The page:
FIELD NOTES: October and November Sightings – December 2015

Jack ThumbnailBy Jack McShane

Wiley the coyote has spoken and has shown that his brain works well. When he learns something he remembers it and teaches same to his offspring; he is constantly changing and adapting to the ever-changing environment and plays a major role in our dynamic ecosystem.

And now onto recent happenings in and around the forest of Bussey Hollow:

Saturday, Columbus Day weekend, I sat in a cheap plastic Adirondack chair placed discreetly above a small pond deep in the woods where I thought I had a good chance of seeing some wood ducks flying in. Now I sat patiently enjoying a good cigar. The day was comfortable with bright sunshine and at about 4 in the afternoon I was relaxed and ready for whatever nature might present.

Suddenly there was Macwa (black bear) circling the far side of the pond, and to my great surprise he came all the way around and headed directly at me.  Is it time to make some movement and noise to spook him off? No, do what you have always told people that asked, “What to do if I see a bear?” Grab your camera! OK, now it was my turn and that is what I did. The camera on the ground by my side was an easy grab, but it was still in its case, which required some fumbling as I kept my eye on Macwa making his lumbering approach. My slight movement caught his eye—we made eye contact. He froze and gazed at me for a few moments, the camera not quite ready. He decided not to disturb this dude in his chair, but to turn a little to his right and continue his trek. He passed over the trail I had come in on and continued up into deep woods behind me. I relaxed and thought, if I had not been such a fumbler with the camera, I might have had a chance for a selfie with him. Five or ten minutes passed and, as I contemplated the unusual experience, I thought I heard some very light foot padding behind me. I thought no, that bear would never try to sneak up on my backside, but then, why was I twisting around for a look, nothing there. I decided my mind was fabricating scary noises as Macwa had continued on his way, ignoring the strange dude in his Adirondack chair.

Time passed and the heavy pounding of a pileated woodpecker resounded through the silence making a nice audio backdrop to the otherwise silent forestscape. The pounding, a staccato of three to seven beats on a tree unseen and then moving to another, closer also unseen  came through to me as not a search for food, but more of a territorial signal. “I am here and this is my territory,” seemed to be the message, although unlikely, as this was not the spring breeding season, when territoriality can be an imperative. I lightly mimicked his knocking, three groups of three, no response, a couple of minutes go by and he is closer with much louder knocks, I remain silent and suddenly he flies about twenty feet over my right shoulder and up into the deep woods behind me. Did I call him in or was it just that coincidentally he was following his preplanned flight pattern? I would like to say proudly that I called in a pileated woodpecker, although most birders would pooh-pooh the thought.Makwa Turns Away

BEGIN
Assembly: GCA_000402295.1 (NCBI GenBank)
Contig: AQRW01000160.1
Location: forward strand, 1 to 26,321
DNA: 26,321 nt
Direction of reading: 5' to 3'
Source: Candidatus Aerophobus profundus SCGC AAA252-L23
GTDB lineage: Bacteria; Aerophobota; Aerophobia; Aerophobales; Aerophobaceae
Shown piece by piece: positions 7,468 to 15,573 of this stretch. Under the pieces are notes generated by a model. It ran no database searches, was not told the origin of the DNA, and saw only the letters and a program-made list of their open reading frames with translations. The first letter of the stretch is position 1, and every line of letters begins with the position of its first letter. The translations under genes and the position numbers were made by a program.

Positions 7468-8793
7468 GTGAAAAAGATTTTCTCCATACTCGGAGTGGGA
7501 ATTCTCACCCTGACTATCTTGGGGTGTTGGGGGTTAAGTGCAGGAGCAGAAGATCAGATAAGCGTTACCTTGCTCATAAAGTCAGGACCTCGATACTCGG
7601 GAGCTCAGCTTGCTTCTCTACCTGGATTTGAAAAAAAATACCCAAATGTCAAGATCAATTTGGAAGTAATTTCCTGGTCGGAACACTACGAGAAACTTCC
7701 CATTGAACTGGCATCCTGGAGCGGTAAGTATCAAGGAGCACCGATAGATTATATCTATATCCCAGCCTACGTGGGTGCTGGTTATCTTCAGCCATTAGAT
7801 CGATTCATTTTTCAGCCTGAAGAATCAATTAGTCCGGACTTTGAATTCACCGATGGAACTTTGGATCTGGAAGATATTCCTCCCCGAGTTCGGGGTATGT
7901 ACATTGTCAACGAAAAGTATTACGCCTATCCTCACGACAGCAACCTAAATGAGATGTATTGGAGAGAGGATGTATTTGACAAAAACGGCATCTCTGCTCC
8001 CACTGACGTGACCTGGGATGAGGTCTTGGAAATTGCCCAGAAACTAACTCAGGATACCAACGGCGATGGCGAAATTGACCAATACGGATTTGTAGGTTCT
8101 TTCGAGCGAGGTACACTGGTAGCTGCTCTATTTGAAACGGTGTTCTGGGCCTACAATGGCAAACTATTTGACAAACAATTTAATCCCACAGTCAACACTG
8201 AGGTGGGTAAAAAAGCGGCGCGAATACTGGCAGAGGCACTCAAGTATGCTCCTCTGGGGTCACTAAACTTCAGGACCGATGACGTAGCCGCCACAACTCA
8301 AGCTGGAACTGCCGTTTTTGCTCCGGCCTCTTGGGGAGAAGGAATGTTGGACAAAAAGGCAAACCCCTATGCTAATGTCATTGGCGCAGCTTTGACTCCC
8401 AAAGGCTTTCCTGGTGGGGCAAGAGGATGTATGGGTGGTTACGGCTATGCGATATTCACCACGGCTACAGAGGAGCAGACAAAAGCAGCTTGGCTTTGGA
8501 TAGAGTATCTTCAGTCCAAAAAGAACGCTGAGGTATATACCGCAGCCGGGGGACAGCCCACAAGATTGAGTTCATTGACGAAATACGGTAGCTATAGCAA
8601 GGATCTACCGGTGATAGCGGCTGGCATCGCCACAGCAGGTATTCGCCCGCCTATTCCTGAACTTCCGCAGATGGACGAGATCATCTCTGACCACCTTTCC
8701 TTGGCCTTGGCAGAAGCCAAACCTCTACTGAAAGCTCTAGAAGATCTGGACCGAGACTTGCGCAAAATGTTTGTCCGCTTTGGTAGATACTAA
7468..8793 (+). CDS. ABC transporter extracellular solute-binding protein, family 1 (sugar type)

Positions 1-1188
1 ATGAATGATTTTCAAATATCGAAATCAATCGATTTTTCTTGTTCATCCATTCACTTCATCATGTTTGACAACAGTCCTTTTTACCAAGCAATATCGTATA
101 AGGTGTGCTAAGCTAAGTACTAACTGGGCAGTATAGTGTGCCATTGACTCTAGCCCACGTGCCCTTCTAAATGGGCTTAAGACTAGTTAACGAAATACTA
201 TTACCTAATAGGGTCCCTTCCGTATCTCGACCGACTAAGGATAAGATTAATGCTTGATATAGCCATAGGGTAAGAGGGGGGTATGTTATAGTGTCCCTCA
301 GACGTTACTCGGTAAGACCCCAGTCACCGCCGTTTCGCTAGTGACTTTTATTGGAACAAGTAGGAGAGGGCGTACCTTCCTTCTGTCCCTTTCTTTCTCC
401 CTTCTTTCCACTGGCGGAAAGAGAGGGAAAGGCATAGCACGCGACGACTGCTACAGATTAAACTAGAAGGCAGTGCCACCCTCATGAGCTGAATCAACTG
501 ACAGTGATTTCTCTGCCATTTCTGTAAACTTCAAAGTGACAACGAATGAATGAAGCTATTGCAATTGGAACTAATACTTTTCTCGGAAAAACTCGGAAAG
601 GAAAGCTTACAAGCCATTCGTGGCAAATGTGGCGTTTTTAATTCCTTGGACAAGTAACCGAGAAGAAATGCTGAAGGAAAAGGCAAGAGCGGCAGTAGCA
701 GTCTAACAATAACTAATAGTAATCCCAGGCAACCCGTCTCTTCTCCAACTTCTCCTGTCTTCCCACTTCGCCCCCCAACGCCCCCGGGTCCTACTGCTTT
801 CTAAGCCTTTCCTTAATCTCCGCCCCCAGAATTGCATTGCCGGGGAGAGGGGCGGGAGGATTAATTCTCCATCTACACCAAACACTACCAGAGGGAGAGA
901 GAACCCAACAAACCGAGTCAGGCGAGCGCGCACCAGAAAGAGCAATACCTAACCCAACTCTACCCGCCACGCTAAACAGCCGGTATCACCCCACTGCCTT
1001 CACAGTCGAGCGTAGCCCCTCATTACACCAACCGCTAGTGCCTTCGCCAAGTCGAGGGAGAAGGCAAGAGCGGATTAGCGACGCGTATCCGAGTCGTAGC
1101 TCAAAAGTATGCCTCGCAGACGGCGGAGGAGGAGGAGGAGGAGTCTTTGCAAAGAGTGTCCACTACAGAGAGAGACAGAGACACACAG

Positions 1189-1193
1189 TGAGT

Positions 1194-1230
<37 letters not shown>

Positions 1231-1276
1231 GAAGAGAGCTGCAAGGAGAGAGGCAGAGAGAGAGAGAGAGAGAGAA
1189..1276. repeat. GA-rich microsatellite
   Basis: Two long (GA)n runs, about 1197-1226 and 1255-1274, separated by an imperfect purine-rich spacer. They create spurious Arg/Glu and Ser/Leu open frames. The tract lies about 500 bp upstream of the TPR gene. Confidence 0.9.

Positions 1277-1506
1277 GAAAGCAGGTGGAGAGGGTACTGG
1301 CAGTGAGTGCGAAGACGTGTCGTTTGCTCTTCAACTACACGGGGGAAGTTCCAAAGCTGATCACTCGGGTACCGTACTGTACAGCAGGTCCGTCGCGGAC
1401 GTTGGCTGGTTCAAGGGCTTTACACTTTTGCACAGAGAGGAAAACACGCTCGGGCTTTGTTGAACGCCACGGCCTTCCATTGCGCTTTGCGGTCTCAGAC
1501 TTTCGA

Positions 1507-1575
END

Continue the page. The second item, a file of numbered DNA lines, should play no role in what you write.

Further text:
One of my weekly Sunday runs to Margaretville for my paper turned quite interesting. First, there was a road-killed opossum on a bend on the other side of the road, sad but no big deal. At the Freshtown market there was a small black rooster poking around my parked car, I thought this kind of weird unless they are now selling really fresh chicken and this was an escapee. Whatever. On the way back, I saw what I thought were two deer running across the road. They stopped at the guard rail, milled around, and then it appeared it was two coyotes. No. Now that I was closer I realized they were two dogs. Traffic was behind me and traffic coming from the other direction. I slowed with my blinkers on as one went back across the road, the other milled about. Luckily, the cars behind did not attempt to pass and the oncoming cars saw what was happening and slowed to a stop.  Then the other canine decided to go back across also. They disappeared into the woods and everybody was smiling, signaling hi-fives, no road-killed dogs. Now rounding a curve nearing home, a juvenile bald eagle rose up from the road right in front of me and cruised just overhead as I slowed and looked up until he finally landed in a tree right next to the road. A perfect photo op. No cars behind, I pull over, reach for my camera that was not there, OK eagle, thanks anyway. Afterwards I realized that I had interrupted his feasting on the road-killed opossum. This trip not over yet. I am now on the Tremperskill when a raccoon runs across and as I pass him he turns, sits on his butt and faces me with his paws out in front in what appeared to be a defensive position. Did that little guy really think he could fend off this huge steel monster? Here in the Catskills just going in for your Sunday paper can be an exciting trip.

Back in the year 1800, Alexander von Humboldt commented, “The effects of the human species intervention were already incalculable and could become catastrophic if they continued to disturb the world so brutally.” I believe his prescient view has now come about. ~